Born in the aftermath of the 2009 Iranian election, AccessNow provides innovative, crowd-sourced technology tools to help return the political process to the people.
AccessNow empowers civil society, particularly political freedom movements, to empower themselves through direct access to information technologies -- including automatically generated web based proxies, anonymous twitter relays, low bandwidth projects, and a safe house for citizen media. AccessNow is currently building a global digital swat team of the best and brightest digital activists who can be deployed at a moments notice or in anticipation of a net shutdown. Their global digital freedom movement of citizens will form a global proxy cloud (hundreds of thousands of virtual machines), hovering over any country or region when access is denied. In the offline world -- hard-fought rights have been won. Now, we must guarantee their protection in our online future.
AccessNow envisions a world where citizens, regardless of frontiers, can be active participants in their future by freely seeking, receiving and imparting information digitally.
Kim Pham co-founded AccessNow.org, an organization created after the 2009 Iranian election to provide fresh, crowd-sourced technological support to human rights organizations. The organization also plays a key role in relaying citizen media from Iran's Green Movement among digital activists and the international community at large. Pham holds a B.A. and B.S. from UCLA.
Active Change Foundation
The Active Change Foundation was established in 2003, administered by the Qadir Brothers and Mike Jervis. Working on the culturally diverse streets of Waltham Forest, they actively intervene to prevent violence between urban gangs, counter the lure of those who are intent upon recruiting vulnerable young people to violent extremism, and promote social cohesion and harmony. Each member has a unique experience of both the gang culture and of the lure of violent extremism which are rife in the Waltham Forest area, London as a whole, and many other parts of the UK.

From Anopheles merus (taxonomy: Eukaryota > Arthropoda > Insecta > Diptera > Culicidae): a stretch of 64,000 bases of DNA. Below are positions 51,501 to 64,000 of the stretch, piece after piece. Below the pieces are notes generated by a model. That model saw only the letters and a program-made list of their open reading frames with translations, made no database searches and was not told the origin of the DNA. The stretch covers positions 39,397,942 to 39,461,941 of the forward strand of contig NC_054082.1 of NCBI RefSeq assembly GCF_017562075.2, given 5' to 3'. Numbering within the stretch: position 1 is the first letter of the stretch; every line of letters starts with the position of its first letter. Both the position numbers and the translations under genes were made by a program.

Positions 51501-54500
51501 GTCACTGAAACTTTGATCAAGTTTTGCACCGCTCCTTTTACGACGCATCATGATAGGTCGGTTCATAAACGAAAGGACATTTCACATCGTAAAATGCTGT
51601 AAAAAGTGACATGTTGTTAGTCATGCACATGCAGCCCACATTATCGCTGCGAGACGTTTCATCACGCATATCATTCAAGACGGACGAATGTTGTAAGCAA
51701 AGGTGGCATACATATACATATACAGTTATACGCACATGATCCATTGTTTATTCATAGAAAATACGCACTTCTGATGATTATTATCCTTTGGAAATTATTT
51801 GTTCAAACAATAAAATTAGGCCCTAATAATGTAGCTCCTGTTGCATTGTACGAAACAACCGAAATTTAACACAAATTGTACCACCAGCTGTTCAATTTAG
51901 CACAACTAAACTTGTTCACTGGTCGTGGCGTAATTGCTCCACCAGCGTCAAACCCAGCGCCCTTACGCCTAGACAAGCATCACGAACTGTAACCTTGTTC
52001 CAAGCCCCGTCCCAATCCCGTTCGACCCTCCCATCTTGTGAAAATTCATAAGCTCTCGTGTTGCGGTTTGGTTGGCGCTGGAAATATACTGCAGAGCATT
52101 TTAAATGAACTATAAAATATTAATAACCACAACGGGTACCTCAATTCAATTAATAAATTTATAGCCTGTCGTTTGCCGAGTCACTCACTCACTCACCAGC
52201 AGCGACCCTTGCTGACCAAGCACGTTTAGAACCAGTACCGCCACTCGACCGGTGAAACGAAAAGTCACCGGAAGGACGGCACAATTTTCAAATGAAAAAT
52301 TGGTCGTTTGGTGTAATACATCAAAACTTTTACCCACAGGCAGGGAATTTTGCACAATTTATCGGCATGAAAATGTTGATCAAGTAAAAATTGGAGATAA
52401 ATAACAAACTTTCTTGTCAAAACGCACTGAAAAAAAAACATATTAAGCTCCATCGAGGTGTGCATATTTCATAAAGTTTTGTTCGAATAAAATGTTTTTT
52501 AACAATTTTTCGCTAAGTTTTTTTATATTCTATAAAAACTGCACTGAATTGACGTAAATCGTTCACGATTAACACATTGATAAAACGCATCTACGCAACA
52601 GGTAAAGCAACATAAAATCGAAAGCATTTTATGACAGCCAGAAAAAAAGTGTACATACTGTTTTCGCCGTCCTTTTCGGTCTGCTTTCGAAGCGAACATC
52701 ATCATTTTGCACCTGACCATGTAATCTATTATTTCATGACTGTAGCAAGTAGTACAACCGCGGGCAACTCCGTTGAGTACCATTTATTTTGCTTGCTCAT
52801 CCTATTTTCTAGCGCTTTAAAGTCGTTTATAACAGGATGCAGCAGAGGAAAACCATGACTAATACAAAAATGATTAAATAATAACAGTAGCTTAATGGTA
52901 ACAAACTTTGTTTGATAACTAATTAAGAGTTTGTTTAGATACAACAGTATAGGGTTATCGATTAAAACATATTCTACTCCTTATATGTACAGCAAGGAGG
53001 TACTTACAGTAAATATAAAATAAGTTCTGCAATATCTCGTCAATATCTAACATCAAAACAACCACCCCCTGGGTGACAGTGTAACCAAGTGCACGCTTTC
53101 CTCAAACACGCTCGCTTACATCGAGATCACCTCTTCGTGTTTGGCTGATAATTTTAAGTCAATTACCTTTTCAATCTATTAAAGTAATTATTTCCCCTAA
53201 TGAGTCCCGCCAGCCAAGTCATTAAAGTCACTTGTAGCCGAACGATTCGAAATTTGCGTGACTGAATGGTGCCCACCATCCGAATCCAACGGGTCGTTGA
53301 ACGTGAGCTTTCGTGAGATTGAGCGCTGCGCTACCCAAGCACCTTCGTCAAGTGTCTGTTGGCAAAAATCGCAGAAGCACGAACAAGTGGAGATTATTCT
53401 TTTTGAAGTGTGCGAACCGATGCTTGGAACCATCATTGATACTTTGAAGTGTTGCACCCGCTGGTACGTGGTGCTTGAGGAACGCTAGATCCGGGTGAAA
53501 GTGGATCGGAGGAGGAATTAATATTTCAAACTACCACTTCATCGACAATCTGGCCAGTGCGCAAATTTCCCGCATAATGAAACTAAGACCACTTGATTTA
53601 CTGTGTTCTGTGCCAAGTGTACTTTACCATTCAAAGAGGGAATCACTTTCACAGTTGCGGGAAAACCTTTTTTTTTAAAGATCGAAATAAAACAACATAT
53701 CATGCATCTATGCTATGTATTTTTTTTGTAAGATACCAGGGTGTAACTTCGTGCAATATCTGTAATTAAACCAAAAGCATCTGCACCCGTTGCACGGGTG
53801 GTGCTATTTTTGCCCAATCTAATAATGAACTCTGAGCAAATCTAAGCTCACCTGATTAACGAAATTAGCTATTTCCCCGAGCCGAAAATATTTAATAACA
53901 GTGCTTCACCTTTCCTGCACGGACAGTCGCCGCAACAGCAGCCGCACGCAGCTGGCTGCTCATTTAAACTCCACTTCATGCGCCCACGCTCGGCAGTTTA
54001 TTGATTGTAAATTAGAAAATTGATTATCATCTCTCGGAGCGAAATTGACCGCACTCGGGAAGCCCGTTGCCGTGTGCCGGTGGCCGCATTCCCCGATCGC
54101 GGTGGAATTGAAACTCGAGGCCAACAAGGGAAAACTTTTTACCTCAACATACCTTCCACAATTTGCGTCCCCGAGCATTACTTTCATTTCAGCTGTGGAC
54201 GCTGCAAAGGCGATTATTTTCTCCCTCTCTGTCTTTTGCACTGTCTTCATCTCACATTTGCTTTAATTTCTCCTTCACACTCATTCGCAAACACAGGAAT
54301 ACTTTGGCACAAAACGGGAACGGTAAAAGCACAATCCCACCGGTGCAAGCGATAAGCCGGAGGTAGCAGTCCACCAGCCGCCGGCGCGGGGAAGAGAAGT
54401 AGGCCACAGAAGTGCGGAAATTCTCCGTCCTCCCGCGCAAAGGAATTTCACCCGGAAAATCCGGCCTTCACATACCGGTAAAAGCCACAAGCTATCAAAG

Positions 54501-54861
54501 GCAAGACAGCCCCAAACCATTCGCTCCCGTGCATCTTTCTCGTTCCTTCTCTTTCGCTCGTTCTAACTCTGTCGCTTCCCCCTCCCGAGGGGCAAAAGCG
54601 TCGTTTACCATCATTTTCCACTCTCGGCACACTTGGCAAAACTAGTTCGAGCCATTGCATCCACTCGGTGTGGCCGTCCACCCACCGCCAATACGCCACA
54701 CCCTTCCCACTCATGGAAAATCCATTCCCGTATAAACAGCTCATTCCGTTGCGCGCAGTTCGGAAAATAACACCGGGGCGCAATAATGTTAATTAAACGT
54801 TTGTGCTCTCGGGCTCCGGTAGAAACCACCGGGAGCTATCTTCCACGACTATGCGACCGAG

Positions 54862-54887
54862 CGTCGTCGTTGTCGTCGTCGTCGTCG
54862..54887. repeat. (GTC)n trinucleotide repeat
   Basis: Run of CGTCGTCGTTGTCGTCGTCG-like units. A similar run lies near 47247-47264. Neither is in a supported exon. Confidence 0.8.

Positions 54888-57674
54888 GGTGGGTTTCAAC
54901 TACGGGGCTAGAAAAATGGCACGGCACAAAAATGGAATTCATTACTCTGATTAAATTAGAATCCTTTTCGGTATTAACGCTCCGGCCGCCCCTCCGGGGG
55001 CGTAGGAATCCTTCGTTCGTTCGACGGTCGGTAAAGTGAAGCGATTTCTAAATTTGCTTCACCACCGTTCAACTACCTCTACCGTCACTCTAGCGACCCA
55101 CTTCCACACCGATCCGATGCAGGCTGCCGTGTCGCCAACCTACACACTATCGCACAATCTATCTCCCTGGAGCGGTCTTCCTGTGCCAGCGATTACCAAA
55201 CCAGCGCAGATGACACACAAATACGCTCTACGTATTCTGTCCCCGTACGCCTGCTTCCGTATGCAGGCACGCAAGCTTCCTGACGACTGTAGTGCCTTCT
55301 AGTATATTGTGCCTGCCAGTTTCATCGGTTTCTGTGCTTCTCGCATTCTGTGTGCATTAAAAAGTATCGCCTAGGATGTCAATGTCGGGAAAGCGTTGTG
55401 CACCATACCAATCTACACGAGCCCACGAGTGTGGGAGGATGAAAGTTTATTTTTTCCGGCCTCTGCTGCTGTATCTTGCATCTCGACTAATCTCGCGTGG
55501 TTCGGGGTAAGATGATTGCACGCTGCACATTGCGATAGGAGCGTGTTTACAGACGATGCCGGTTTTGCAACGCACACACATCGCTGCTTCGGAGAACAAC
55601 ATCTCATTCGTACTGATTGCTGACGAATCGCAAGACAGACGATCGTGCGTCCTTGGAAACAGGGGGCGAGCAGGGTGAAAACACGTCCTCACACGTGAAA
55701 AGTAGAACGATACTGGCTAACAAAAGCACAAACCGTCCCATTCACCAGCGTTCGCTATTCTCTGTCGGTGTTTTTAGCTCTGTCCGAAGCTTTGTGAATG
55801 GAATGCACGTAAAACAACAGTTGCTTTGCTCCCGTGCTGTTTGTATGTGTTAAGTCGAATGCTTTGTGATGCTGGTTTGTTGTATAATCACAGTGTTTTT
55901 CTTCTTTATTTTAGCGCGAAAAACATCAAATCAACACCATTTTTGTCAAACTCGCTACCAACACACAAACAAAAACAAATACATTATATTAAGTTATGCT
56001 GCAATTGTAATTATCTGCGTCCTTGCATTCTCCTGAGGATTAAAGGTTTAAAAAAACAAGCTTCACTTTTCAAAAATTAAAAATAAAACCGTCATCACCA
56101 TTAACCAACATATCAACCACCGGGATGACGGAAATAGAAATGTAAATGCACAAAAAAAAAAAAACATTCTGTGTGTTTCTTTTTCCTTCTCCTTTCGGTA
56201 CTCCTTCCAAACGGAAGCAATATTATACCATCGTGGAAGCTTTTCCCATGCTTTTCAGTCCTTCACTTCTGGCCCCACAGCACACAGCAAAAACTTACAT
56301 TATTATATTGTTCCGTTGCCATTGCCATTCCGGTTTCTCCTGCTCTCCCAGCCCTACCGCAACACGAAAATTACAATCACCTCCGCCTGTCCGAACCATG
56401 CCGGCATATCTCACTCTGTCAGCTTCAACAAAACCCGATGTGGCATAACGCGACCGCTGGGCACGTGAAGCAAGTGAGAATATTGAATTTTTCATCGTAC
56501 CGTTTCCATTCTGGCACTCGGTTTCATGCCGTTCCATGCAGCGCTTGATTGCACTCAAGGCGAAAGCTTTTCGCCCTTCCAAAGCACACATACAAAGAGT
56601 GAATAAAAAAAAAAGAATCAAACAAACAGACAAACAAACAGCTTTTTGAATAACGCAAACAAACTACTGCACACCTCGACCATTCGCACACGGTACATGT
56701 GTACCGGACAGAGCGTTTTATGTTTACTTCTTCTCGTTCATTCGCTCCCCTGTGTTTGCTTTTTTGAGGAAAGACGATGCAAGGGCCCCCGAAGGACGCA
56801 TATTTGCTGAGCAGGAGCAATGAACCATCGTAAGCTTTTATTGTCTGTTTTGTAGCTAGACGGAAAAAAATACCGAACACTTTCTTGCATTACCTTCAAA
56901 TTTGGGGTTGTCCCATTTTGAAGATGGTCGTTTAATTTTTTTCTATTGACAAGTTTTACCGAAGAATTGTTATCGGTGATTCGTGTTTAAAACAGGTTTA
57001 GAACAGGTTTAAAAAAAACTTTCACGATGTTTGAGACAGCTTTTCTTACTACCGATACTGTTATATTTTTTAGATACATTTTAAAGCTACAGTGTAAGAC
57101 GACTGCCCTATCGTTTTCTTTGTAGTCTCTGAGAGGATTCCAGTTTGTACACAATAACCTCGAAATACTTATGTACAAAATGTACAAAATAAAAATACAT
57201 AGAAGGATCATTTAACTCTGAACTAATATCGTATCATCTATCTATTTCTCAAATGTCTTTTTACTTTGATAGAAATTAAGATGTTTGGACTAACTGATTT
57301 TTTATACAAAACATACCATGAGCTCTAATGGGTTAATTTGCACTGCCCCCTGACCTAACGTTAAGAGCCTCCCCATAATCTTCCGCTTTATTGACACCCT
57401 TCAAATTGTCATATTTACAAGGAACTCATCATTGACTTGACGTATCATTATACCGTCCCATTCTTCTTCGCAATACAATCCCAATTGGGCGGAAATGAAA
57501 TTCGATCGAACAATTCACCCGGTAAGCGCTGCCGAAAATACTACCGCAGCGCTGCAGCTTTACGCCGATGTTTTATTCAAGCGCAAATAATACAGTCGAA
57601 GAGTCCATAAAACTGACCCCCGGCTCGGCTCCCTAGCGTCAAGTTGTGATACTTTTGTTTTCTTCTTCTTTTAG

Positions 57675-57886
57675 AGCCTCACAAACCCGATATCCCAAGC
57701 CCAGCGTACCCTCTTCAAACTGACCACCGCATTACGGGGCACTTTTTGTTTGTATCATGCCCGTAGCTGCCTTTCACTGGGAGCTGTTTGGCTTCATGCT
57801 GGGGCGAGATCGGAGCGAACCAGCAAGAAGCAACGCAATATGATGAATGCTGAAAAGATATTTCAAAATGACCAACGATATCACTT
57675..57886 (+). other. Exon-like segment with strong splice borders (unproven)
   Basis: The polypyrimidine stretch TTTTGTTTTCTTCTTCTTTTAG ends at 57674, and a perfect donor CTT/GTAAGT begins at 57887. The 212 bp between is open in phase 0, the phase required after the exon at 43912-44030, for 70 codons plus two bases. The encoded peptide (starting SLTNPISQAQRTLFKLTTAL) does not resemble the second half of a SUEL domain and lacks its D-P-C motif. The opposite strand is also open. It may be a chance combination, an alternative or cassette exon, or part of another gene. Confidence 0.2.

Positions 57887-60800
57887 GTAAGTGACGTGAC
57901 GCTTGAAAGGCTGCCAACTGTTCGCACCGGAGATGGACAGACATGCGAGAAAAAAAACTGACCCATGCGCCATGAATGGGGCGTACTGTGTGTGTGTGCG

Hanif is the Projects and Programme Director of the Active Change Foundation and is recognised as one of the UK’s leading specialists in positively transforming violent extremists. He is actively involved in advising and assisting senior policy makers in reforming key aspects of the Preventing Violent Extremism (PVE) agenda and works closely with a wide range of governmental institutions, most of the UK’s police authorities including the Met Police, and research academics across the globe, with a more culturally sensitive and sensible approach in counterterrorism strategies.
As a direct result of his own recruitment into violent extremism and working closely with a number of individuals previously involved in terrorist activities, Hanif has developed a unique understanding of the modus operandi of violent extremist groups, the environments in which they operate and the individuals inspired by these groups. For the past six years, he has focused his attention on engaging with ‘hard to reach’ vulnerable young Muslims. Hanif remains at the cutting edge of preventing violent extremism. In his own words: “My aim is to help change the mindsets of the many young people who are experiencing similar strong feelings of anger, which confuse them into reacting negatively in the name of Islam, often resulting in recruitment to violent extremist networks and terrorism.”
altmuslim.com was created in the wake of 9/11 in order to address the near absence of Muslim voices in the daily discourse surrounding Islam and Muslims in the media. Since 2001, they have developed the site into an introspective voice that helps promote a critical (and self‐critical) analysis of issues regarding the Muslim world. Crafted from the very beginning as a public service to Muslims and non‐Muslims alike, altmuslim has been a labor of love, patience, and faith. With an editorial board spanning several continents and a readership of over 3.3 million unique readers per year, altmuslim.com is at the forefront of an emerging independent Muslim media in the West.